Sunday, August 24, 2014

20 Ancestors in 20 Weeks–Number 5–George Douglas Hardy Sr

 

GeorgeHardyObit

OBITUARY
MR  GEORGE HARDY SR
We tender our sympathy to Councillor G.D.Hardy of the Borough Council ( Devon-port) on the death of his father, Mr George Douglas Hardy, who died at his residence, Bollard Avenue, Avondale at the age  of 88 years.
Mr. Hardy was born at Troon, Scotland, and came to New Zealand in 1865 on the ship Armstrong. For two years after his arrival he served in ships trading between Australia and New Zealand, and he then settled permanently in Auckland and became an attendant at the Avondale Mental Hospital . There was no resident doctor in those days and after a few years Mr Hardy was appointed head attendant. A doctor called daily for about an hour or two, but apart from that Mr Hardy and no supervision of his administration.
After 20 years at the hospital, Mr Hardy entered business , from which he eventually retired about 25 years ago. Mr Hardy was married in Auckland in 1868, and when he and his wife first settled in the Avondale district there were very few houses in the neighbourhood, and the only means of getting to the city was by foot or on horseback along a rough track. Mr and Mrs Hardy celebrated their diamond wedding in 1928.
In earlier days, Mr Hardy was a prominent Mason and was a past grand master of the Newton Mark Lodge and of Lodge Eden. Among his greatest treasures were presentations in the form of medallions from both of these institutions.
Mrs Hardy survives her husband, and in addition to Cr. Hardy there is a family of three sons and three daughters as follows :- Mr Ben Hardy of Mt Eden, Mr Robert Hardy Wellington, Mr Frank Hardy of Newton, Mrs J B Cooper of Otorohanga, Mrs E Miller of Grey Lynn, Mrs W Sill of Remuera. There are also 18 grandchildren and 16 great  greandchildren.
NorthShore Gazette Devonport  October 1933.

Sunday, August 17, 2014

20 Ancestors in 20 Weeks–number - John Thompson Middlebrook

 

 

Thanks to John McBain for the journalling in this layout . He is a wonderful story teller

JohnTMiddlebrook

John Thompson Middlebrook was born in Auckland in 1883 , and he seems to have grown up mainly in Ponsonby. His father having a butchery business in St Marys Bay Road.  There were stories of him delivering meat before school in the mornings. Leaving school he entered into an apprenticeship with A.& T. Burt in Auckland to train as a plumber. One story that comes from that time was that he was working on the “Clansman” that was a coastal steamer. It operated a regular service between Auckland and Whangaroa , he had some pipework to attend to on the ship. But come sailing time and the job wasn’t yet completed! So John had an unscheduled voyage to Whangaroa and return.  He had leave owing at Christmas/ New year (probably 1904/5) and so spent it in Te Awamutu , with  the family after they moved there.  Fate took a hand here in two ways (1) there was sickness in the staff at the butchery. , so John T. was called upon to do duty in the shop and (2) he had met a girl (Susie Frost) that he rather fancied , who lived at Te Rahu, close to town. The two things must have combined to persuade him to contact A. & T. Burt and terminate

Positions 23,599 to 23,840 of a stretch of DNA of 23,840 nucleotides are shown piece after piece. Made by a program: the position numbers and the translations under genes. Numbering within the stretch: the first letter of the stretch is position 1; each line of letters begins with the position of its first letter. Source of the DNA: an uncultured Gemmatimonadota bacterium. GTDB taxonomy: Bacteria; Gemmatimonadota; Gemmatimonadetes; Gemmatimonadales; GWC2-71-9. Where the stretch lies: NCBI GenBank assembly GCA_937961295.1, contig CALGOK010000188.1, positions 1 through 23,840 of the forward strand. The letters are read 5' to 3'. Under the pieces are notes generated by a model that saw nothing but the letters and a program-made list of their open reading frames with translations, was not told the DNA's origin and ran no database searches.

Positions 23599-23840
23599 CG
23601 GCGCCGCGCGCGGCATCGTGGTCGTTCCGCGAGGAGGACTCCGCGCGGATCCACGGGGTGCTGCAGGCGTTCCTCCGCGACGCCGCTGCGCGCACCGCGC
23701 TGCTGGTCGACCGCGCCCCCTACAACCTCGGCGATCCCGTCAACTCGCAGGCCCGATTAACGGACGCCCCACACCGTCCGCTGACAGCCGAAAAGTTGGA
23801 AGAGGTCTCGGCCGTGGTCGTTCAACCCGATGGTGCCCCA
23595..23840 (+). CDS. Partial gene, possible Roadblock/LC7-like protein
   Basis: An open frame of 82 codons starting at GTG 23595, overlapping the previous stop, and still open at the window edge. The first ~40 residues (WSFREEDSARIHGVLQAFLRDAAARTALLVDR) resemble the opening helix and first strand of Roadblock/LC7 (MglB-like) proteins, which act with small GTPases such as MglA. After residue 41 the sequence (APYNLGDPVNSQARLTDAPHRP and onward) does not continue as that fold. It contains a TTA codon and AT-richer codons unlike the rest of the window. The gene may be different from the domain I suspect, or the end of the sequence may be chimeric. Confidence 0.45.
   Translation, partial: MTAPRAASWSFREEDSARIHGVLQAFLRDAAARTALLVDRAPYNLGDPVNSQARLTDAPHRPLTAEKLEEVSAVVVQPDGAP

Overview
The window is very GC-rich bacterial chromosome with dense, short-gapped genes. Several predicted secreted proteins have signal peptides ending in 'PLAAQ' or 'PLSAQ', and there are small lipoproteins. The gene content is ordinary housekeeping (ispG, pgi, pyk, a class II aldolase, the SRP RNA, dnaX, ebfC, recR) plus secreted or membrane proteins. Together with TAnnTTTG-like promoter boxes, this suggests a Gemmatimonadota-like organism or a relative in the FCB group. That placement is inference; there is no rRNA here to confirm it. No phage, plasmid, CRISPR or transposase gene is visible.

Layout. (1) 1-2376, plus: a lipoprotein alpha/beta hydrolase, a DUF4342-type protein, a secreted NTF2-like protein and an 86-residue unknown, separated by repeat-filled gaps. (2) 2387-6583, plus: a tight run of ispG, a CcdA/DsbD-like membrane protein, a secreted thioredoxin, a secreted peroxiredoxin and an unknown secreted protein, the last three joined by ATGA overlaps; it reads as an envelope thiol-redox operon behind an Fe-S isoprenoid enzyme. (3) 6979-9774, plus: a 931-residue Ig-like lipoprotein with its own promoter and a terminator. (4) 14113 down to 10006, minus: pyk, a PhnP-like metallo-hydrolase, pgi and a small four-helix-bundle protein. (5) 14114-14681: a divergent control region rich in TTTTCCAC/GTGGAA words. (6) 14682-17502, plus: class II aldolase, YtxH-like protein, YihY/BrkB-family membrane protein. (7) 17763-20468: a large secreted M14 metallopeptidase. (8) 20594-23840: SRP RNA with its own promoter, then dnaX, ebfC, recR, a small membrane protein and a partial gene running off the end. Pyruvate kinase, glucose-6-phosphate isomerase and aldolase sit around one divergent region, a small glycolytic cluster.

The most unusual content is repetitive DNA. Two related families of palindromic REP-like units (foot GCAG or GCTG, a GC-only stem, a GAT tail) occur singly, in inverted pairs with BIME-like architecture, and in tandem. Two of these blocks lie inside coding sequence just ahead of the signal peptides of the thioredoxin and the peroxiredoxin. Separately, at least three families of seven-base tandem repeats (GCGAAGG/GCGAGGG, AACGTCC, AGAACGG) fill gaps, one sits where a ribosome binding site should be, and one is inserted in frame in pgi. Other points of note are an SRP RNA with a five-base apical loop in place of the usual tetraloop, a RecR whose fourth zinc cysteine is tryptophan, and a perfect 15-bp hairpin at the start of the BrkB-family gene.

his apprenticeship. So he was now an apprentice butcher, though it probably wasn’t exactly new to him anyway. He continued to court Susie Frost and in 1906 they were married .They lived on the outskirts of town on Te Rahu Road. Their daughter Thelma was born in Oct.1907 and was an only child. In 1918 John T. was “called up” to go to War and entered Training Camp, but happily the war ended , so he was released from duty and he returned to the butchery to work with his Dad . When brothers Nelson and Victor returned from the war , the Government had some scheme to settle Returned Soldiers on the land. Nelson and wife May acquired a farm at Korokonui and ran dairy cows on it. Meanwhile John T. continued to work with his Dad in the butchery. Sometime around 1920, John T. bought land at Korokonui , on Happy Valley Road (the same road as Nelson was on).  It was in a rather rough state with a lot of clearing still to be done. But there must have been quite a good house and there were outbuildings.